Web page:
AGU Day 1: Phoenix

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This AGU is the first major meeting since Phoenix died last month, and so everyone has been eagerly looking forward to hearing about the results now that the team can focus on science instead of operations. Emily has posted a niceĀ  summary of her notes from the Phoenix sessions, so go take a look and then come back here for what I thought were the highlights.

The results presented today were very preliminary, and everyone who gave a presentation emphasized that there’s still a lot to do, especially in interpreting the chemistry data. Now that they have the data, they will be trying to duplicate the observations using an identical set up on earth.

One of the most interesting things to me was the discussion of perchlorates. I know they were big news back when they were first discovered, but Mike Hecht gave a good explanation of their properties and implications that cleared things up for me. Perchlorates are found on earth in very arid environments like the Atacama desert in Chile, and are measured in grams per hectare. For comparison, at the Phoenix landing site, Hecht said that it would only take a few handfuls of martian soil to get a gram of perchlorate.

The perchlorate ion.

The perchlorate ion.

Perchlorates are extremely soluble in water, and act as a great antifreeze, making brines with low melting points (-70 C). They also are quite reactive, and when heated they give off oxygen and heat. Hecht said that there is so much perchlorate, and that it is so soluble and reactive with water, that it is possible that perchlorate controls the water cycle on Mars. I also thought it was interesting (if disappointing) that perchlorate ruined the chances of finding any organics: when you heat it up it releases oxygen, which would react with any organic molecules in the soil and burn them up. It seems that Mars is still stubbornly hiding its organics from us.

Another aspect of perchlorate that I thought was interesting is that it is used as an oxidizer for rocket fuel, since it gives off oxygen when heated. This makes it a potential resource for future Mars missions: astronauts could manufacture their own oxygen just by cooking the soil, and could have a ready-made oxidizer for the return trip.

One of the other talks that I thought was especially interesting was Mike Mellon’s discussion of the polygonal terrain near the landing site. He showed that the ice in the soil, which was generally at ~5cm depth, is mostly in equilibrium with the atmosphere. In other words, it was right where we expected it to be. He also pointed out that there are several different scales of polygons visible from orbit and from the surface. The size of polygons in a periglacial landscape is determined by the depth of the ice table, which is affected by climate. So, the fact that multiple sized polygons are visible means the climate has changed since the surface formed, sometime in the last half-billion years or so.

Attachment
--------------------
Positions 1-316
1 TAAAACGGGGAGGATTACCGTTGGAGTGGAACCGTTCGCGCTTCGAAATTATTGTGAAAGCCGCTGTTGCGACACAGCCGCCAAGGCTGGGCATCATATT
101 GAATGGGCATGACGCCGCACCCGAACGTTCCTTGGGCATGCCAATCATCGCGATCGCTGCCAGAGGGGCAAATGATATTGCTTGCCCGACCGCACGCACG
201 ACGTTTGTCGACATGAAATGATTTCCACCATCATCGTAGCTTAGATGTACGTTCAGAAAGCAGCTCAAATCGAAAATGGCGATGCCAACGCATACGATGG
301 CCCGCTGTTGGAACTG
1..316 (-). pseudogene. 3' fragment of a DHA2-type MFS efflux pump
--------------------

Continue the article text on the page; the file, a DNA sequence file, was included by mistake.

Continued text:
Polygonal terrain as seen by Phoenix.

Polygonal terrain as seen by Phoenix.

Finally, the last talk was by far the most controversial and interesting. Nilton Renno discussed what he believes is evidence of liquid water in the soil. He pointed out that an abundant salt in the soil (such as perchlorate) would be expected to form thin brine layers during the same freeze-thaw cycles that form the patterned ground. During the landing, a few centimeters of soil were blasted out of the way by the rockets, and Renno thought that some brine droplets were deposited on the lander leg. He made the very reasonable obervation that the white spots on the lander leg grew over time, while ice on the ground disappeared by sublimation. If ice on the ground sublimates, you would expect that ice on the warmer lander leg would sublimate faster, not grow. Renno’s hypothesis is that brine droplets on the lander leg sucked up the water that sublimated from the ice on the ground, causing the observed growth. Later in the mission as it got colder, they stopped growing and sublimated away.

Could these growing blobs on Phoenix's leg be liquid water? Maybe.

Could these growing blobs on Phoenix's leg be liquid water? Maybe.

Unfortunately, Renno’s talk was the last one of the session, and everyone was so burned out that there weren’t any questions. I think he makes a very interesting argument, and it makes sense to me. There may be a simple explanation for why he is wrong, but I can’t think of it. Still, it strikes me as odd that nobody else has brought this up if it is as compelling as Renno seemed to think it was. Could Phoenix have found evidence of liquid water just centimeters below the surface? Maybe! I’m looking forward to seeing the community’s response to this possibility.

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Explore posts in the same categories: Current Research, Phoenix, Water on Mars

One Comment on “AGU Day 1: Phoenix”

  1. Clara Says:

    It looks like little drops of ice to me.


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